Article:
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DECEMBER 2004 (4)

Andy Warhol
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taylor mead
Taylor Mead during the filming of
Ron Rice's The Flower Thief (1960)

Warhol star Taylor Mead will be celebrating his 80th birthday on New Years Eve (December 31, 2004) at the Bowery Poetry Club where he performs regularly on Friday nights at 6:30 pm. Taylor's birthday celebration will begin at 7:30 pm when numerous other superstars will be toasting him. This will be followed at 9:00 pm with the Bowery Poetry Club's New Years Radio Show with a John Giorno "special." Giorno was Warhol's boyfriend in the early sixties and starred in Sleep.

Details on the Bowery Poetry Club website at:

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Susan SontagSusan Sontag died Tuesday, December 28, 2004, of leukemia at the Memorial Sloan-Kettering Cancer Center in Manhattan at the age of 71. A short BBC video on her life appears at: (Click on video button on top right column of page.)

During her lifetime, Sontag wrote 17 books ranging from fictional work like In America: A Novel, which won the 2000 National Book Award, and her various collections of essays including Illness as Metaphor & Aids and Its Metaphors and Against Interpretation. Ms. Sontag's 1964 essay, Notes on "Camp", which originally appeared in the Partisan Review and was reprinted in Against Interpretation, is often cited in relation to Warhol's work and lifestyle.

Sontag was born Susan Rosenblatt on January 16, 1933 in New York City, later adopting the surname of her stepfather. She was raised in Tucson Arizona and Los Angeles by her grandparents. After a short stint at U.C. Berkeley, she transferred to the University of Chicago where she received a B.A. in philosophy in 1951. She then went on to do graduate studies in theology, literature and philosophy at Harvard University and St. Anne's College, Oxford. During her sophomore year in college, she met sociology professor, Philip Rieff, and married him ten days later. Two years later they had a son, David, who became a literary editor and journalist. Susan and Philip divorced in 1959.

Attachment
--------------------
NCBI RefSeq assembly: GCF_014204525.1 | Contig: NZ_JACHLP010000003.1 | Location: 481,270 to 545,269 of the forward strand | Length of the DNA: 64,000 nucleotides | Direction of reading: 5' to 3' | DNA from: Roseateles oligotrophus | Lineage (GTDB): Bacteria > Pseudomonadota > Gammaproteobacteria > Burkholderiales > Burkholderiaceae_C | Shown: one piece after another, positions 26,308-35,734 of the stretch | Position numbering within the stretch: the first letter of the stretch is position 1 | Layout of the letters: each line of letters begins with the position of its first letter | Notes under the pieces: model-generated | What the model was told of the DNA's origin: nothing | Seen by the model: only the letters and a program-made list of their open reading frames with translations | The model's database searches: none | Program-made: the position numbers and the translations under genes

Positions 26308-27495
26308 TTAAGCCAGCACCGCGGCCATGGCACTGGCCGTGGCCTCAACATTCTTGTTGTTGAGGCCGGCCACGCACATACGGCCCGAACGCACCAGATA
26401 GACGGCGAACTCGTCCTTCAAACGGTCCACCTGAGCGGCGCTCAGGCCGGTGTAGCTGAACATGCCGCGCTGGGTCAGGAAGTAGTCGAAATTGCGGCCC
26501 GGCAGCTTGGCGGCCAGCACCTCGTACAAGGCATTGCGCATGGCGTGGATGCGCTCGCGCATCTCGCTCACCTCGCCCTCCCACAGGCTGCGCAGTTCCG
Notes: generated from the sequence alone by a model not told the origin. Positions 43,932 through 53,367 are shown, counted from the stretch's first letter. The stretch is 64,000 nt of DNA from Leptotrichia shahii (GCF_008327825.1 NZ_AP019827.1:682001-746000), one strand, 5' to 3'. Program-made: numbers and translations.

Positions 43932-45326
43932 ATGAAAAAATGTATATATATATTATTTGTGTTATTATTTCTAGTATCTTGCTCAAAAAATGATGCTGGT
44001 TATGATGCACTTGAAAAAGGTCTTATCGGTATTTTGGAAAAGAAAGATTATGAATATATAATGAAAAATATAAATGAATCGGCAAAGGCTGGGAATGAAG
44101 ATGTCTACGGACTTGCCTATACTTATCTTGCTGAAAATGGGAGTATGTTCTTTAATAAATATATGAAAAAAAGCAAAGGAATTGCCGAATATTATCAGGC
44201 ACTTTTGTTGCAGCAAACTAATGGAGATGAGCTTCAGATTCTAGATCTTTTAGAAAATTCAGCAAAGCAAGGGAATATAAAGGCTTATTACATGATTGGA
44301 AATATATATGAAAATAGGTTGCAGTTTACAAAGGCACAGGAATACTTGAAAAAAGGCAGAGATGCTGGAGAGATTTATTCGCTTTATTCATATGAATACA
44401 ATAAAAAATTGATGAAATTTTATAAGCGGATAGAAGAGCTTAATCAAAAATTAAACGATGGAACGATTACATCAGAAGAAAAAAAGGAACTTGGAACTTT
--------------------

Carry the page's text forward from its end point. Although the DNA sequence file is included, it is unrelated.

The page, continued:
Susan Sontag from Notes on "Camp":

"As a taste in persons, Camp responds particularly to the markedly attenuated and to the strongly exaggerated. The androgyne is certainly one of the great images of Camp sensibility. Examples: the swooning, slim, sinuous figures of pre-Raphelite painting and poetry; the thin, flowing sexless bodies in Art Nouveau prints and posters, presented in relief on lamps and ashtrays; the haunting androgynous vacancy behind the perfect beauty of Greta Garbo. Here, Camp taste draws on a mostly unacknowledged truth of taste: the most refined form of sexual attractiveness (as well as the most refine form of sexual pleasure) consists in going against the grain of one's sex. What is most beautiful in virile men is something feminine; what is most beautiful in feminine women is something masculine..."